The Hippie in the Attic

 The Hippie in the Attic

Micro Coach House by William Edward Summers

Micro Coach House

In the small Midwestern collage town where, after returning from living in Europe, I spent my k
through 12 years, there was an interesting neighborhood immediately adjacent to the campus.
The large State University was the economic engine of the town and because it is located on a
hill everyone calls it “The Hill”. This neighborhood is on the east slope of “The Hill”.
After the Civil War large houses had been built on this East slope and over time the houses had
been converted to apartments. One house might have five or six apartments, each created in an ad hoc manner. Because this housing was the most inexpensive near campus it attracted students, dropouts who stayed on in the area and bohemians who enjoyed the low rent and proximity to amenities at the University and surrounding cafés.
As I completed high-school I became aware of the wonderful bohemia near my neighborhood of Old West Lawrence and began having more friends and associates in the East Slope. At one
point an artist made a T Shirt with the shape of the United States and the word “Jungle” written
on it in red white and blue. The shirt was given out one evening at the premier bohemian café,
“The Rock Chalk Café “ to those of us that frequented the café. After that, the East Slope, with
grand old converted mansions, became known as “The Jungle”.
One friend, who was much older, probably mid-twenties at the time was Kim. He was a member
of a family of hippie artists and considered to be a very cool person, as were his brother and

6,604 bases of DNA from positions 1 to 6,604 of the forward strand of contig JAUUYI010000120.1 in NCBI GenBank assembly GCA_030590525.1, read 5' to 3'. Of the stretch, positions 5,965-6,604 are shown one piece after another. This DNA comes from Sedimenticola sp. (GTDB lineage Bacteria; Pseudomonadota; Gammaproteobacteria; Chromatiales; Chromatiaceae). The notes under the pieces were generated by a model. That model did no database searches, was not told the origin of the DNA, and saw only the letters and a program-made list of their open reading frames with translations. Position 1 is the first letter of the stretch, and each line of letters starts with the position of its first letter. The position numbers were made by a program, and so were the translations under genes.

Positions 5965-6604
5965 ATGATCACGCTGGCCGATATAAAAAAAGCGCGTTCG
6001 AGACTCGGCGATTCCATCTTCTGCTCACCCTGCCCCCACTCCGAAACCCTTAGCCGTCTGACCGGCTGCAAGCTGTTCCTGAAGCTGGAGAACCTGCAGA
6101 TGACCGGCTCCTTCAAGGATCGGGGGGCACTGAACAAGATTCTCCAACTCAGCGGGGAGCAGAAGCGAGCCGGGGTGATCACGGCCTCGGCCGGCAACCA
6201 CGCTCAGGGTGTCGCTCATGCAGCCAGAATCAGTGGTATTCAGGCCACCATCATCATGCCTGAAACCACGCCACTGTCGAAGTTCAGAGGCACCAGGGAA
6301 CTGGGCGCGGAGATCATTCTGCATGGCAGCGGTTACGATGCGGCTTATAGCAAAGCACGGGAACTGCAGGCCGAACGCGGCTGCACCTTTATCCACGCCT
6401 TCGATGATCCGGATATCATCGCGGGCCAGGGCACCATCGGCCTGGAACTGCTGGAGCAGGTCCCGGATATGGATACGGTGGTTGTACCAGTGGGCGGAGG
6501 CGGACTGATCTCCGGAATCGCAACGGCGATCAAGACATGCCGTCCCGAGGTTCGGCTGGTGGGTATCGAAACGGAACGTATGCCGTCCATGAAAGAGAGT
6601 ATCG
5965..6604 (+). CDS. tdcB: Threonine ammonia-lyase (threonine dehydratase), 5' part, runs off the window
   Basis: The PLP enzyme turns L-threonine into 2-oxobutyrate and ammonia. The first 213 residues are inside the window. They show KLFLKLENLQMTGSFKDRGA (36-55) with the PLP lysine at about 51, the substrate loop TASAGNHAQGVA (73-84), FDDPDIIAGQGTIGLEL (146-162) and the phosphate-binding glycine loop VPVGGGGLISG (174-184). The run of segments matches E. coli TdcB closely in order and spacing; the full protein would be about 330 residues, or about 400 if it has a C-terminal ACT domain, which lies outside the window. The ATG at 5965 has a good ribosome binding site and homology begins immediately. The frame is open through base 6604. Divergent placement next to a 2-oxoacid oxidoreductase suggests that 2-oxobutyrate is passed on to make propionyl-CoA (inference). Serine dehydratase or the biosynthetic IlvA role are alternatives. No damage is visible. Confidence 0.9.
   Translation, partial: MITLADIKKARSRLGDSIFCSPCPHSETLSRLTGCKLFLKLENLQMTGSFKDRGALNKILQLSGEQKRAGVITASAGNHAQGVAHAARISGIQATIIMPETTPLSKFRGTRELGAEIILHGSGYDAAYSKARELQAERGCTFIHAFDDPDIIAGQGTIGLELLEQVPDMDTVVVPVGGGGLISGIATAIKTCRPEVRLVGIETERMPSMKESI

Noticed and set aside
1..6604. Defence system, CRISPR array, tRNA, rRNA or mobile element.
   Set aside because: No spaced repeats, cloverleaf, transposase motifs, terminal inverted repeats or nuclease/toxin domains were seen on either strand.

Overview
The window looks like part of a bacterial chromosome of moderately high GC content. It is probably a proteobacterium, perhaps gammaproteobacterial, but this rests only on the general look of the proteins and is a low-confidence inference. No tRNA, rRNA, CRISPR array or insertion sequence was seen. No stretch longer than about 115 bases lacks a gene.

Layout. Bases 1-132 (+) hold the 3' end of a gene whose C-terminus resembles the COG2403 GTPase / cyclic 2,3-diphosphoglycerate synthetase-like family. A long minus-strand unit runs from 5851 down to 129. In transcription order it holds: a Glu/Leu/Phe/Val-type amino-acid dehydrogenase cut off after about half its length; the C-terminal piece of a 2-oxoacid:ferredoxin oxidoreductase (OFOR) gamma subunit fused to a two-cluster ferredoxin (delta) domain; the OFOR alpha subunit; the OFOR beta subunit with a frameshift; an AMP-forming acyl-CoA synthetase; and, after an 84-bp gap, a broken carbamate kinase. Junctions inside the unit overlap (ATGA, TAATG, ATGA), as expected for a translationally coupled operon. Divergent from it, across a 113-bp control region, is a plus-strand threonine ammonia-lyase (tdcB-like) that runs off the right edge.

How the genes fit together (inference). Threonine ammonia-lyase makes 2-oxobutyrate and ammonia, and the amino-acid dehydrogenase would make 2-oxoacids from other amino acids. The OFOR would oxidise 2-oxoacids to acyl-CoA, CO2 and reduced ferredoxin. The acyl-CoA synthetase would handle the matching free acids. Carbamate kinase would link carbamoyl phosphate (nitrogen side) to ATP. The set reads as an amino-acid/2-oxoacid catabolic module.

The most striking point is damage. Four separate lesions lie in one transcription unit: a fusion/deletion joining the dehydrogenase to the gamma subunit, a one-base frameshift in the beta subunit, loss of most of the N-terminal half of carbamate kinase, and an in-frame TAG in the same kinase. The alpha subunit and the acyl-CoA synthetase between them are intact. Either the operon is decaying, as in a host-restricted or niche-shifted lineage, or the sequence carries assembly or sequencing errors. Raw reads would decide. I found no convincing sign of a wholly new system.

sister. Even his mother was cool. Kim needed super inexpensive housing. His needs were beyond just #affordablehousing , he needed dirt cheap housing. Also he wanted to live in “The Jungle”. His housing desires were not unusual.
A few guys found creative dwelling solutions in “The Jungle”. One friend who lived in an
alternative co-ed fraternity called “The Big House” lived in a large coat closet. His father was a
judge and he later became a judge also. I had a room upstairs in “The Big House” for a year
during the peak years. At the time I just had to move a few blocks away from home to be
independent. This former Mayor’s Mansion was a premier housing solution for us.
Kim’s housing solution was a large uninsulated attic in one of the huge old houses in “The
Jungle”. He could only access his apartment via an attic access ceiling panel using a ladder. It
was surprisingly roomy but unfortunately very hot in the summer and a bit cool in the winter. The rafters were covered over in cheap cotton tapestries from India, the floors had middle eastern style carpets, and cushions from India or South America provided the seating. Add candles, incense and a big old water pipe and you can get an idea of the hippie attic environment.
Kim’s Attic was one of the memories that I drew from when designing “The Micro Coach
House”. This design has a living space much smaller than Kim’s apartment but has a similar
feel. Like Kim’s apartment “The Micro Coach House “ is accessed with a pull down ladder. It
also has cozy sloped wall feeling and requires a need to use close-to-the-floor sitting and
sleeping areas. The substantially larger “Mini Coach House” is just a bigger version of the same concept but has a full garage/shop space below.
Low cost seems to be a critically important ongoing need that bohemians and students
desperately seek to satisfy. These memories of “The Jungle” are one of the inspirations for
starting the online design firm It has provided me the opportunity to
develop small building concepts. Even after designing large luxury buildings for most of my
career, the enjoyment of creating small, idiosyncratic spaces has never gone away.
The Mini Coach House by William Edward Summers

The Mini Coach House